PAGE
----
Some ask me: “Where can someone go from the University of Idaho?”
My answer is simple – anywhere!
This is true for faculty and students alike.
For example, Rick Allen, a water resources engineering professor who works out of our Kimberly Research and Extension Center, was invited to speak in Rome to the United Nations' Food and Agriculture Organization.This reflects not only his unique expertise but also the rapid globalization nature of our world.
As he told an interviewer recently, “It’s in our interest to help these countries out. If we don’t intervene and offer to help, people will begin to resent us or no longer want to live in their own countries.”
There’s even more to the issue of water scarcity. U.S. government planners have identified this is a growing security concern because of the potential for conflicts over water resources.
Rick is Idaho’s leading researcher using NASA’s Landsat satellites and his work focuses on using satellite images to allow water users to determine how best to distribute available water. However, he notes that this is only part of the challenge. The lack of good governance, law and cooperation are prerequisites for the most effective use of scarce resources.
With the increasing scarcity of clean water, Rick’s expertise is a priceless commodity. However, he’s not alone. The complexity of water issues demands integrated, interdisciplinary solutions. One such program at your university is the Waters of the West.
Our students and faculty begin with the local Palouse Basin Aquifer and move to the vast Snake River Plain Aquifer to “develop methodologies to address the challenges inherent in sustaining our water resources,” said Jan Boll, Waters of the West program director and a professor of biological and agricultural engineering. “Once students develop a template for a workable interdisciplinary approach, they will take on projects of broader regional and national scale.”
This learning has immediate applicability across the globe, because we’ve been dealing with the rapidly increasing demands on Western water resources by seven of the 10 fastest growing cities nationwide. Idaho itself is one of the fastest growing states in the nation with a 50-percent population increase expected in the next 25 years.
Further, we don’t stop with the science alone. We address policy, law and governance issues. This expertise is also vitally important.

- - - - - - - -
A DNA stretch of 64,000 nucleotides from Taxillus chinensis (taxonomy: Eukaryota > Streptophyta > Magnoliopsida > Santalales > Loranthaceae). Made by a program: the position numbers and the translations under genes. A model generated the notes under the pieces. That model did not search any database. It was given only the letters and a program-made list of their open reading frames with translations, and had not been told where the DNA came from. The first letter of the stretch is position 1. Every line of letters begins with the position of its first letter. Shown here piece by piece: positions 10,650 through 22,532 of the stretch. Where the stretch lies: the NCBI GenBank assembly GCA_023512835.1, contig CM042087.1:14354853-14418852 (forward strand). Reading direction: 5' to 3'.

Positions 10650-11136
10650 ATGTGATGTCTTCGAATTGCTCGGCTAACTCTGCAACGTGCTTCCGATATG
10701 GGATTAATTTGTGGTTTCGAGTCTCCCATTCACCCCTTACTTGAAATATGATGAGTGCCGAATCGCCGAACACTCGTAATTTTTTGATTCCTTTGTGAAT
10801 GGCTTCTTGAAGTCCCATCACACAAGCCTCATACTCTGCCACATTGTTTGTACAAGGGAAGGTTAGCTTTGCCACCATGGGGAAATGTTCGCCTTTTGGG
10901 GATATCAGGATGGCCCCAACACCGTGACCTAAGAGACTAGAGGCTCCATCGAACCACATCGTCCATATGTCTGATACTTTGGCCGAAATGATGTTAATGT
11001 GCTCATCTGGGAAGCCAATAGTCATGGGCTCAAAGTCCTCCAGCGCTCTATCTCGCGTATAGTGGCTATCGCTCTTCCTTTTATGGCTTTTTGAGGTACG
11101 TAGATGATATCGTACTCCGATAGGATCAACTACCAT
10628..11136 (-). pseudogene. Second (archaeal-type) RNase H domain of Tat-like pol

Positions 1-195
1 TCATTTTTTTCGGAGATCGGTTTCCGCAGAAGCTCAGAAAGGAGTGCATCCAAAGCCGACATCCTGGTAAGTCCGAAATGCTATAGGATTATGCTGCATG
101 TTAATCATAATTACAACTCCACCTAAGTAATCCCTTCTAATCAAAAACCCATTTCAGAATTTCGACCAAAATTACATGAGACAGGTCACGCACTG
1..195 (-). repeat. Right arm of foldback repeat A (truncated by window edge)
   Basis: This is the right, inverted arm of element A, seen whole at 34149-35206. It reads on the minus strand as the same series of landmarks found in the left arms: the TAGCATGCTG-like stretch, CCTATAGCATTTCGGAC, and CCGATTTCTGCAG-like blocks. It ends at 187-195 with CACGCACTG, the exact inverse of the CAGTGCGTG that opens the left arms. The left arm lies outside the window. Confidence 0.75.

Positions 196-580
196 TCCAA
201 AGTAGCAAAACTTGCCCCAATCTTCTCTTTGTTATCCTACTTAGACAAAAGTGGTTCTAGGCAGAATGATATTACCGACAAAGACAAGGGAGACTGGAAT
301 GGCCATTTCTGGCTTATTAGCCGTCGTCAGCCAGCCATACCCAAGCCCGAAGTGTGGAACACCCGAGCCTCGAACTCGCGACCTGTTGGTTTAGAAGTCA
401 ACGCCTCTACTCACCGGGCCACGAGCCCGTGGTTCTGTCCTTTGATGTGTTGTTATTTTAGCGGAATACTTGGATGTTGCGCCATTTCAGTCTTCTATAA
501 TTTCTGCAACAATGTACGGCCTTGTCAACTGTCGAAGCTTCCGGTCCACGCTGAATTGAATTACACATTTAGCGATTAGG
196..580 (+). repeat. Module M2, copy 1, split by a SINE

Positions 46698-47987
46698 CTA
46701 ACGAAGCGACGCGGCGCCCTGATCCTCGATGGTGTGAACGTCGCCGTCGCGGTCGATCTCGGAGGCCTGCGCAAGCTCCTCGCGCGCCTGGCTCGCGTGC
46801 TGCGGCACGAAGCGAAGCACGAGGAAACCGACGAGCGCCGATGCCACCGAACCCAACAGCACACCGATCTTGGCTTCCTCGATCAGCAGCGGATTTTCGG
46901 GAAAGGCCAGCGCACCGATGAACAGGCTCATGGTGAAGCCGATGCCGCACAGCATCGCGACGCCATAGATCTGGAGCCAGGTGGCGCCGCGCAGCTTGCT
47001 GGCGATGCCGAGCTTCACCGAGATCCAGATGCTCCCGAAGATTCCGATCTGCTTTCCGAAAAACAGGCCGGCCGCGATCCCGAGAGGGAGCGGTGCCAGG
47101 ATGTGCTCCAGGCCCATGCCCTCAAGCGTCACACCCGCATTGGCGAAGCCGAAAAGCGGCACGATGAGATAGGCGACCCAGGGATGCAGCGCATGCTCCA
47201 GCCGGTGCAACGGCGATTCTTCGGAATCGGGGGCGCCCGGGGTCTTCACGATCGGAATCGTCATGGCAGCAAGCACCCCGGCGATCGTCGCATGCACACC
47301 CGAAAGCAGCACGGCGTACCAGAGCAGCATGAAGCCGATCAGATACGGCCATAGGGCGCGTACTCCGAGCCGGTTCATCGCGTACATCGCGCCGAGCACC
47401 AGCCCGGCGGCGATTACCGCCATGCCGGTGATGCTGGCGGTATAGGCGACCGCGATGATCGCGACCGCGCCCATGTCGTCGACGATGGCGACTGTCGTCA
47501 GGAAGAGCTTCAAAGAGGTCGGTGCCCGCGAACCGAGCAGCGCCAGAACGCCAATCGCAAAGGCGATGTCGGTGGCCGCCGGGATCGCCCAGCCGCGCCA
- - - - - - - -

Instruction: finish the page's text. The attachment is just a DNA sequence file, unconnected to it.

“The interdisciplinary nature of the program forces students to look at issues in a different way than they ever have before,” said Barbara Cosens, professor of law and a leader within the Waters of the West program. “Interdisciplinary work builds understanding and respect and abilities to communicate across areas of specialized expertise. Such skills allow our graduates to help communities resolve water resource issues.”
So where do Vandals go from here? Practically anywhere they want to go, and they can expect to make a difference when they get there.
The next time you have a drink of clean water, water your lawn, or enjoy water recreation, think of us and the difference we’re making worldwide.
M. Duane Nellis
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New Digital Collection Documents 70 Years of Priest Lake, Idaho Area History. The University of Idaho Library’s Digital Initiatives department announces the online release of the Priest Lake Museum Association Collection, a digital collection of historical photographs of Priest Lake, Idaho and the surrounding area. The 380 images span the years 1880 to 1950, documenting the area’s waters, boats, buildings, landscape and people. Read more.
President’s Sustainability Symposium Focus On Key Community Issue -- Waste. Changing regulations and the prospect of fewer federal dollars mean wastewater treatment and solid waste management are critical concerns for today’s city planners, commercial developers, elected officials and facilities operators nationwide. That’s why the University of Idaho’s President’s Sustainability Symposium is focusing on “Community Stewardship For Economic Benefits: Wastewater Treatment and Waste Management” on March 19-20. Consistent with the university's mission to the entire state, the event will occur at both North Idaho College in Coeur d' Alene and the College of Southern Idaho in Twin Falls. Read more. Two U-Idaho STEM Graduates Fund New Scholarships.
Daniel and Leah Frye, both ’79 and of Portland, Ore., have made a $25,000 gift to establish the Daniel and Leah Frye Chemistry and Physics Scholarship Endowment in the College of Science. “Our hope is that the scholarship will promote diversity and help underrepresented minorities attain the excellent education in the sciences at the University of Idaho that we did,” said the Fryes. He earned his bachelor's degree in physics and she earned her bachelor's degree in chemistry here. They both then earned doctoral degrees at The Johns Hopkins University. Dan works for IBM, where he is vice president for open systems development. He was inducted into U-Idaho’s Alumni Hall of Fame in 2010 and the College of Science’s Academy of Distinguished Alumni in 2011. Leah is employed by Schrodinger – a leader in computational chemistry that provides software solutions and services for life scienc
es and materials research – as vice president of the drug discovery group. For more information about giving to the College of Science, please contact Eric Bennett at (208) 885-9106 or firstname.lastname@example.org.